Exploring Visual Novels as a Japanese Phenomenon - Nerd Age

Dec
06

Exploring Visual Novels as a Japanese Phenomenon

There are certain similarities between conventional novels and visual novels. They are similar to the extent that they have a fictional story to tell and they both need to go through the standard process of editing, proofreading (check out What is proofreading if you want to find out more about this), etc. However, they both have very different ways of telling the story as a normal novel hasn’t got images to create the world for the reader, they have to do that through description only. Today we’re going to ponder the answer to the question of why visual novels are so distinctly Japanese. Feel free to leave your own insight on the subject as well.

Only Small Subcultures Embrace Visual Novels

From the American regions to Europe visual novels have never been a mainstream thing. We only have small patches of people who are interested in them. It’s much more socially acceptable in Japan so other places have what could be called a subculture of a subculture.

Companies Push Different Aspects for Different Cultures

Even the best visual novel can be a bit dry at times. Even parts of the original Fate/stay Night moved a bit slow. So in example we get Mass Effect and Elder Scrolls for development while they get JRPG games and visual novels. What we see marketed and put out to buy has really influence the current situation.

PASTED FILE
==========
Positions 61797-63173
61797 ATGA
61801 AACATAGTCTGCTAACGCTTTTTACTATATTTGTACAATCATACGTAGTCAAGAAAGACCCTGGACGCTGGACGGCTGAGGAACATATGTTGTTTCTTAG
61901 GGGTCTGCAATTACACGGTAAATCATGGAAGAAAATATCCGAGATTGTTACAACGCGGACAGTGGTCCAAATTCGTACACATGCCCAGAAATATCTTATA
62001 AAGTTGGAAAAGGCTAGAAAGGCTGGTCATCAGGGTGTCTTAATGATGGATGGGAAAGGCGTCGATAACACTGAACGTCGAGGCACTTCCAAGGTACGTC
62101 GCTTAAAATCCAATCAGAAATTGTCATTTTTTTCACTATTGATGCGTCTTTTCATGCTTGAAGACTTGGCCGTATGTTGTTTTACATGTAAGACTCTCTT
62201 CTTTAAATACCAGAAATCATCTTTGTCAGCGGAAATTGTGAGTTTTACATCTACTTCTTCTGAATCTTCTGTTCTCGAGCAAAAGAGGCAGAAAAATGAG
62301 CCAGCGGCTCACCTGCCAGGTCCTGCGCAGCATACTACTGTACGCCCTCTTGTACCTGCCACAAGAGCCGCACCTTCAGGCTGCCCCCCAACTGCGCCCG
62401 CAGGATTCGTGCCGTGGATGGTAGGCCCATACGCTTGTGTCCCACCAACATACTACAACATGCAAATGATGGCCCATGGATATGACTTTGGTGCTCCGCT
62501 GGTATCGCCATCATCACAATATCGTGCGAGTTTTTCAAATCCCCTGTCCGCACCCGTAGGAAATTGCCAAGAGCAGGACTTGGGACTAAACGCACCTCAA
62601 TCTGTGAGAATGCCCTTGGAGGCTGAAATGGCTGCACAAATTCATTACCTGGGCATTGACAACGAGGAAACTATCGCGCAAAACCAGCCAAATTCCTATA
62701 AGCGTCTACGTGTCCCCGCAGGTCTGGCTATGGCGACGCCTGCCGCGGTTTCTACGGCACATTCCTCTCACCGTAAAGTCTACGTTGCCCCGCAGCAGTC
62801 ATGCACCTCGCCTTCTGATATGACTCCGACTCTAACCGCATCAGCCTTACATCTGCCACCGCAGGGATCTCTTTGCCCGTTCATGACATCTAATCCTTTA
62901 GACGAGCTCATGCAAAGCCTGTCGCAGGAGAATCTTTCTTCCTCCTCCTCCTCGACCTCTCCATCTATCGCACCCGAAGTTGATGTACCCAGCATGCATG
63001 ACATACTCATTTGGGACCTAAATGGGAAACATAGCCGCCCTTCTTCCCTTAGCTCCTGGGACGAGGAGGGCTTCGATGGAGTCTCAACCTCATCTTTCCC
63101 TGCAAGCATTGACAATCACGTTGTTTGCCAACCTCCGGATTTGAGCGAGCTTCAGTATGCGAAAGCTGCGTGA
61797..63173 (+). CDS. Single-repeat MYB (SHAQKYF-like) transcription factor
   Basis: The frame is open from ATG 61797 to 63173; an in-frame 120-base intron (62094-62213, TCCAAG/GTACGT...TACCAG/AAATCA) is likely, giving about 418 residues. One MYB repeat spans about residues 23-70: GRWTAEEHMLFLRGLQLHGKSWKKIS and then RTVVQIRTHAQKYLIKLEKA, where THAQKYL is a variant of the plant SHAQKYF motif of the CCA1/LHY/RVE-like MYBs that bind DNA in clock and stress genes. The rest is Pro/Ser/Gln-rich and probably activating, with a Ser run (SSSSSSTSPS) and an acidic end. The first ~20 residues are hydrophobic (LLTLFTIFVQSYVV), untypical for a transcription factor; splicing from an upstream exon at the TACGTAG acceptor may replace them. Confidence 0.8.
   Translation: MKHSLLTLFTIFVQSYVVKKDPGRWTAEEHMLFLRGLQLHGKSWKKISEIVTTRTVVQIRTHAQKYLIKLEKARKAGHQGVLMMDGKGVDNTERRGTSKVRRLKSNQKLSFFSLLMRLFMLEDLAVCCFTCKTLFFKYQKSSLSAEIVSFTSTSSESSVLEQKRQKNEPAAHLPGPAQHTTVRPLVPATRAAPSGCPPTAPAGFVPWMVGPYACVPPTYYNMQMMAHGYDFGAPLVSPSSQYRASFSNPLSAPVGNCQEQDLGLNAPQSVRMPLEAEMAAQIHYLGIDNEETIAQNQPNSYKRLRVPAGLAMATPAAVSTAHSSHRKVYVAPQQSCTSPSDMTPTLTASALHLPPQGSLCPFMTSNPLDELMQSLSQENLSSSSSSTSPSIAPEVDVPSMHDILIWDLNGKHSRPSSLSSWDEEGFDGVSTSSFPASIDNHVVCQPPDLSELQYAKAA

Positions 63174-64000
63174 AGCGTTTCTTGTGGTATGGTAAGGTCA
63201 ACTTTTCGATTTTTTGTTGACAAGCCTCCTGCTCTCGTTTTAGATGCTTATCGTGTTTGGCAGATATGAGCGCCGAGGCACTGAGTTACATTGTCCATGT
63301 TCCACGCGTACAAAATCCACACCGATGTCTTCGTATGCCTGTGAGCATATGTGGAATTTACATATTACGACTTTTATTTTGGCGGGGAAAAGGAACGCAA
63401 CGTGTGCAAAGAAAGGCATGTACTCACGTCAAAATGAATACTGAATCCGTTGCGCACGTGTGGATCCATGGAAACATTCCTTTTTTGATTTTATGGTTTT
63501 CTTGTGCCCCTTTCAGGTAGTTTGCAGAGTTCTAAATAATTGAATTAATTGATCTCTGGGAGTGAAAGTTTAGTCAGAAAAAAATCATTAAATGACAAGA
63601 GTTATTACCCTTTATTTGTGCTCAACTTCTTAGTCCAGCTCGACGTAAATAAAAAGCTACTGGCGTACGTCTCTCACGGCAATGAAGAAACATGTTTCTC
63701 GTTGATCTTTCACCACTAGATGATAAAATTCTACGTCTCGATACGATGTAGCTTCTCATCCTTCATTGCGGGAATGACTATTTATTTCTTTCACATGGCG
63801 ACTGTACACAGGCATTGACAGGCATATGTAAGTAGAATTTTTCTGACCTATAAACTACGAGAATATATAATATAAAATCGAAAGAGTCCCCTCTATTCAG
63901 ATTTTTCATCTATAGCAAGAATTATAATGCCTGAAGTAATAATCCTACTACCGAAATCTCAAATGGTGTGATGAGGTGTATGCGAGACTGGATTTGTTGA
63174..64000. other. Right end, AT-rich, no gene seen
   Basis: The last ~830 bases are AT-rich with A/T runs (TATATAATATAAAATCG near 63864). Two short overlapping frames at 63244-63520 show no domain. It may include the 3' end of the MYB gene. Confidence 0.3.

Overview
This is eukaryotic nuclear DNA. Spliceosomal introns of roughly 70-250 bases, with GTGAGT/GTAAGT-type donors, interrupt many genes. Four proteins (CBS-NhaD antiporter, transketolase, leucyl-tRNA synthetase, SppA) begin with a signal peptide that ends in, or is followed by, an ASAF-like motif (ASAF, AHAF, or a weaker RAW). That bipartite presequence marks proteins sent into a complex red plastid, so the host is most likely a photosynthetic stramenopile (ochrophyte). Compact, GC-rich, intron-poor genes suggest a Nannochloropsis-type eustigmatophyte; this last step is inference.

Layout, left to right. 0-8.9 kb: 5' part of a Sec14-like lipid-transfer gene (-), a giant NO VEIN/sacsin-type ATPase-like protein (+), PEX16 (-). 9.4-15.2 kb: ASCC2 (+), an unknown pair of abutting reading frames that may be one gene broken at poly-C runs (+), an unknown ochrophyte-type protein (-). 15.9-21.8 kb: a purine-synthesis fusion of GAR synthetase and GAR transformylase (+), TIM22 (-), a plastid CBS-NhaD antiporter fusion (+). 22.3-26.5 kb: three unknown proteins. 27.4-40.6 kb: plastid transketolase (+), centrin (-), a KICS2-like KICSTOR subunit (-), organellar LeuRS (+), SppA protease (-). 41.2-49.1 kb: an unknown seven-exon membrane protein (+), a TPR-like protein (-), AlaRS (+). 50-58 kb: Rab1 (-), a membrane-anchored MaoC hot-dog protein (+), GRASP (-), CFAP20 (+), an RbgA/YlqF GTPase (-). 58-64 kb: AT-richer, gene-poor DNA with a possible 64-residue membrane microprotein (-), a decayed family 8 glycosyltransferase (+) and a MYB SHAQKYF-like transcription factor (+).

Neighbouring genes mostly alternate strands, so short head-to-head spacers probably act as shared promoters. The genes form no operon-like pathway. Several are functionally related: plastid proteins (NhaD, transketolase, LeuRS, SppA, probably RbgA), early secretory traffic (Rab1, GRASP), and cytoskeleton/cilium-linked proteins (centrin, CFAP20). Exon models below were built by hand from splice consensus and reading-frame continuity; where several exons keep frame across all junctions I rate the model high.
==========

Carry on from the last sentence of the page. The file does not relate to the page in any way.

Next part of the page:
My Little Dictator Visual Novel

Remaining a Distinctly Japanese Genre

That is not to say that there haven’t been attempts to create visual novels in other parts of the world. They unfortunately share a few things that keep the genre from growing such as:

  • Copying styles from the writing to the art. This may be anything from making their game “Moe” to grabbing the entire tone of a series like Hetalia and switching the genders. Yes, the picture is related.
  • Grabbing subplots and other elements from previous anime, manga or games.

The problem with this is that even those who love this genre have already seen it done. Others, like me, didn’t like Hetalia to begin with so why would we want to play a spiritual successor to it? You can’t really make a timeless classic like Saya no Uta by copying others.

Where the Visual Novel Genre is Going

Right now nothing is going to change until we see A. Some incredible ones by non-Japanese indies or B. Companies pushing them to customers. Neither looks like it is in the cards. There is a gaping void here for developers to fill with an original story that is European or American in origin. If you could fill it then you could start your own genre, so it is something to think about. Tempted to write your own novel but do not know where to start? Click here for some useful book writing ideas.

Can it be Done?

The answer to that is yes. The evidence? Platformers as a genre. It started as a Japanese past time. It became popular and we got great titles like Braid and I Want to be the Guy over here. Then it flipped all the way back around and Doujin makers started producing games in that style like Eryi’s Action.

If we could get some games on par with classic visual novels the same trend could start up. This is where the market could go and you could support it on Kickstarter or make it as a game developer.

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About Scholar

Scholar is a former Journalist and Researcher. He now handles this site as a hobby. The writers here do it out of love for gaming, not for the money.

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